There is one thing for certain in the negotiations over Gilad Shalit. If Israel does not return him in this round of negotiations, he is likely to die in captivity.
Prime Minister Netanyahu faces a difficult political and moral decision in accepting or rejecting Hamas' terms for the deal. Khaled Meshal, Hamas' leader, has signed off on these demands meaning that they are being taken seriously by senior levels in the Hamas chain of command. But for Netanyahu, the decision is between saving one soldier and putting others at risk. It is between bowing to the demands of a terrorist group responsible for the death of hundreds of innocent Israelis, and taking a necessary step to bringing this horrible saga to a conclusion.
President Netanyahu, I urge you to accept the deal with Hamas. Israel has already demonstrated that it will release prisoners in exchange for the bodies of two soldiers. The line of deterrence is already crossed. It was crossed in the early days of the war when negotiations were driven by the myopia of leaders who thought that Israel would always prevail over a smaller sub-state adversary. It was crossed when Samar Kuntar, a vicious terrorist who once smashed a baby girl's head against a rock, was freed in exchange for coffins containing two bodies less than 30 years old.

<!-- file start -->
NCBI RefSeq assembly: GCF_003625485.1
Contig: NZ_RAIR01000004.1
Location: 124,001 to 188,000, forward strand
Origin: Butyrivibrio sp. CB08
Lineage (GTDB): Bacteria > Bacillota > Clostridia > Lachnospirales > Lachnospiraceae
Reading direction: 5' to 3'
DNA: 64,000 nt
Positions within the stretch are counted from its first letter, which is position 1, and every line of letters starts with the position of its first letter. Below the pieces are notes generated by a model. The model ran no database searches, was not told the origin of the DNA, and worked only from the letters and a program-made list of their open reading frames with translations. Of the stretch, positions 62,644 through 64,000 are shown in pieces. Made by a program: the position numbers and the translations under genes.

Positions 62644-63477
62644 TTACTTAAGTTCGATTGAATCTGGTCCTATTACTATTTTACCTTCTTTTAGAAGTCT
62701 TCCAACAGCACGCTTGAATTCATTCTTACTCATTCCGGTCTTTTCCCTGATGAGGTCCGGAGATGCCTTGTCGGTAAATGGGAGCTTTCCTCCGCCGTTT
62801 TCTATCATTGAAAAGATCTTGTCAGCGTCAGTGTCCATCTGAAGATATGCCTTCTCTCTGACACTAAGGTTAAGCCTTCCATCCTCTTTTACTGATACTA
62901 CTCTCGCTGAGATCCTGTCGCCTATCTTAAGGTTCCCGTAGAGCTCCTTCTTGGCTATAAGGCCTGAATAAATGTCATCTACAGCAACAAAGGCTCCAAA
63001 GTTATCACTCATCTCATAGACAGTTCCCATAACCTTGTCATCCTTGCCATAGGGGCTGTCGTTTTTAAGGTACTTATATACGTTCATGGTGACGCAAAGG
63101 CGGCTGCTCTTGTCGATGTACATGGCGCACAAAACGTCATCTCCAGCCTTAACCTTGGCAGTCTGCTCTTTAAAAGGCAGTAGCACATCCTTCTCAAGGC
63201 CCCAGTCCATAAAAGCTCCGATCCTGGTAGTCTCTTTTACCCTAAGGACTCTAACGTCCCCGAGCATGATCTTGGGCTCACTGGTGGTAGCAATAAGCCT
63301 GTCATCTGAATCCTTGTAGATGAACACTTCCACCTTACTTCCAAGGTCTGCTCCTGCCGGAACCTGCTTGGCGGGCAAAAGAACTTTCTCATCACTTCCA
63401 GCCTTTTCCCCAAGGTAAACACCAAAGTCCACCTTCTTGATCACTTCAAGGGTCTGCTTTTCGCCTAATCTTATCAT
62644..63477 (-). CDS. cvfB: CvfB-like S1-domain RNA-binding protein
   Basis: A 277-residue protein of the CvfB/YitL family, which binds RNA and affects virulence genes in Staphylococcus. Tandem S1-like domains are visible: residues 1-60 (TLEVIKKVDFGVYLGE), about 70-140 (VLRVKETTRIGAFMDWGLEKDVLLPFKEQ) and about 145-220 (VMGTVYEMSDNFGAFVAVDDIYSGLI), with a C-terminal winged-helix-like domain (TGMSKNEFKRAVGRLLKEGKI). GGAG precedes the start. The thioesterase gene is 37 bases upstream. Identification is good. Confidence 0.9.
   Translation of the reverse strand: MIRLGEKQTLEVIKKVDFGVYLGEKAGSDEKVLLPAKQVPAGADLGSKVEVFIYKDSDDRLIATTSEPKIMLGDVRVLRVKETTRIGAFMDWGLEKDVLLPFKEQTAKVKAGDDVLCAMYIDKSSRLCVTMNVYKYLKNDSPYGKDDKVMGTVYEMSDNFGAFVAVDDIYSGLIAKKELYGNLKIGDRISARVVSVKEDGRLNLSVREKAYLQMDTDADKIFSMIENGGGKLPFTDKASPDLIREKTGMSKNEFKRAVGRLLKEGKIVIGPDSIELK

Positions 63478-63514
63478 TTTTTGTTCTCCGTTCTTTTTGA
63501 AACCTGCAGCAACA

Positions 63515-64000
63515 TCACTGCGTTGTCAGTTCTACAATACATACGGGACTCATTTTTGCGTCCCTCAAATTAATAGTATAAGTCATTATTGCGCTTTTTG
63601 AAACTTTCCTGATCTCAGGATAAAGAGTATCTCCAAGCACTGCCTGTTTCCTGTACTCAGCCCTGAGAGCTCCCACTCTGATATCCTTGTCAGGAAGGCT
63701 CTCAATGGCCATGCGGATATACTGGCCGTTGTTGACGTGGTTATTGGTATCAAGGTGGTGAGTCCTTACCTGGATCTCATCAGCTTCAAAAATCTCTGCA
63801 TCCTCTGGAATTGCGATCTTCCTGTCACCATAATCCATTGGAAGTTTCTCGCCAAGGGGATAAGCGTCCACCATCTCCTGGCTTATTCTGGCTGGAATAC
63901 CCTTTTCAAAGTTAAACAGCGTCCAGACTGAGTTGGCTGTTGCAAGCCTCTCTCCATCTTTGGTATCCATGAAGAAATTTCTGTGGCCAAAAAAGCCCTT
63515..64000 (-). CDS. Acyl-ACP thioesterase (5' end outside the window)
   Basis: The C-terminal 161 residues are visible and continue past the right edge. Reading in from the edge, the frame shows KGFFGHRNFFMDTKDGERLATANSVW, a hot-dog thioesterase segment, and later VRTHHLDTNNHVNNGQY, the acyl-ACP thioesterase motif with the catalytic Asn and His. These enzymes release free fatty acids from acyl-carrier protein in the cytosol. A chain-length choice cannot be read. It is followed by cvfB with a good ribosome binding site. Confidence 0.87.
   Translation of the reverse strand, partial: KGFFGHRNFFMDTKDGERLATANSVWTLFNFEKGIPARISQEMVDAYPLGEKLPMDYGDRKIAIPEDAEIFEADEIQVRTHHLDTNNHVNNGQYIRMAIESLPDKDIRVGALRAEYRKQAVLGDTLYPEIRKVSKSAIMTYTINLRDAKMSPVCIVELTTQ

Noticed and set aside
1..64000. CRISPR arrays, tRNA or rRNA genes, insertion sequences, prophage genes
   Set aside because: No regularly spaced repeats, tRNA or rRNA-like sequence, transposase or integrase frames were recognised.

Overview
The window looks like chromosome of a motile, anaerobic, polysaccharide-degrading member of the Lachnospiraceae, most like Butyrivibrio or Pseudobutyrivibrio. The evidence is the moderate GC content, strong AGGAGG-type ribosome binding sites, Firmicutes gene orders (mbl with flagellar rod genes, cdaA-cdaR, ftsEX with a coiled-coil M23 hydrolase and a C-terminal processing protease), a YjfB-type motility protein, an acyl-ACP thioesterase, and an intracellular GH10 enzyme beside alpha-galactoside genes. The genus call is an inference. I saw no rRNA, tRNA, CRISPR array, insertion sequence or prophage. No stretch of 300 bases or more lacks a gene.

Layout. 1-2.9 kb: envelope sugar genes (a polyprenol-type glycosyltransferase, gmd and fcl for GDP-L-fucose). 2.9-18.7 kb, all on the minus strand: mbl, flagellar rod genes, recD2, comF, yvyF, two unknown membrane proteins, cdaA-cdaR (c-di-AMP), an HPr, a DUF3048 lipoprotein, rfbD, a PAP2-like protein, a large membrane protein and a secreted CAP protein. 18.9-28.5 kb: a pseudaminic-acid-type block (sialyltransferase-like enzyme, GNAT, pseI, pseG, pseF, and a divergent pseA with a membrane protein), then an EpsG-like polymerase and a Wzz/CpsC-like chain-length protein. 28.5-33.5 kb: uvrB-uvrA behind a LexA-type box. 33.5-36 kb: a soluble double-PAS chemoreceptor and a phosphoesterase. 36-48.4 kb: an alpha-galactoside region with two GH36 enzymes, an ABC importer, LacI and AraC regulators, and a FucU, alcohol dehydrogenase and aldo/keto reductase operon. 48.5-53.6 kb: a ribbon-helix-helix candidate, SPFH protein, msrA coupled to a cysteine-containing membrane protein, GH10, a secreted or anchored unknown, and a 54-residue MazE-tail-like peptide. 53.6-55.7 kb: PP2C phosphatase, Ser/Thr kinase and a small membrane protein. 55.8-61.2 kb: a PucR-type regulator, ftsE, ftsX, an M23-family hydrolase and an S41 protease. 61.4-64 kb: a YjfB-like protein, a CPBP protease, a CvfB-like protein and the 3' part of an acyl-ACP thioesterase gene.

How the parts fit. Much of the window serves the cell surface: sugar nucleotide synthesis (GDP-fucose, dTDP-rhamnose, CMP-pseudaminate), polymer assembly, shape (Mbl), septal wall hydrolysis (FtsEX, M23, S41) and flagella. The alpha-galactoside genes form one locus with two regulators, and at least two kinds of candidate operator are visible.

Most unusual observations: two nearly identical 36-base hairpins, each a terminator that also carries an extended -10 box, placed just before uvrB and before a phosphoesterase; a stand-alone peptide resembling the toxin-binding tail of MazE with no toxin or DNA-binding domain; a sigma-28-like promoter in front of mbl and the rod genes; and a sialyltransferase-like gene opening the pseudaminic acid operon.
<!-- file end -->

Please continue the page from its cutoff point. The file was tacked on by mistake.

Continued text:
You did not make these mistakes, yet you have a historic opportunity to begin to heal the damage done to the people of Israel by enforcing the policy of "no soldier left behind." The Shalit family and the people of Israel are counting on you to not make a decision which will appease the far right. This is not the time for political games. If you refuse to make the deal, or intervene to assure its failure, you will be seen as a puppet of the far right in Israel, and your government will suffer a major political setback.
Bringing back Gilad Shalit will solidify your place in Israeli history as a hawk who knows when to be pragmatic. Your conservative views make you the ideal Prime Minister to conclude a deal with Hamas. There is an understanding between you. You have the ability to see this deal through, and bring an Israeli soldier back to his parents.
The eyes of a country are on you Mr. Prime Minister.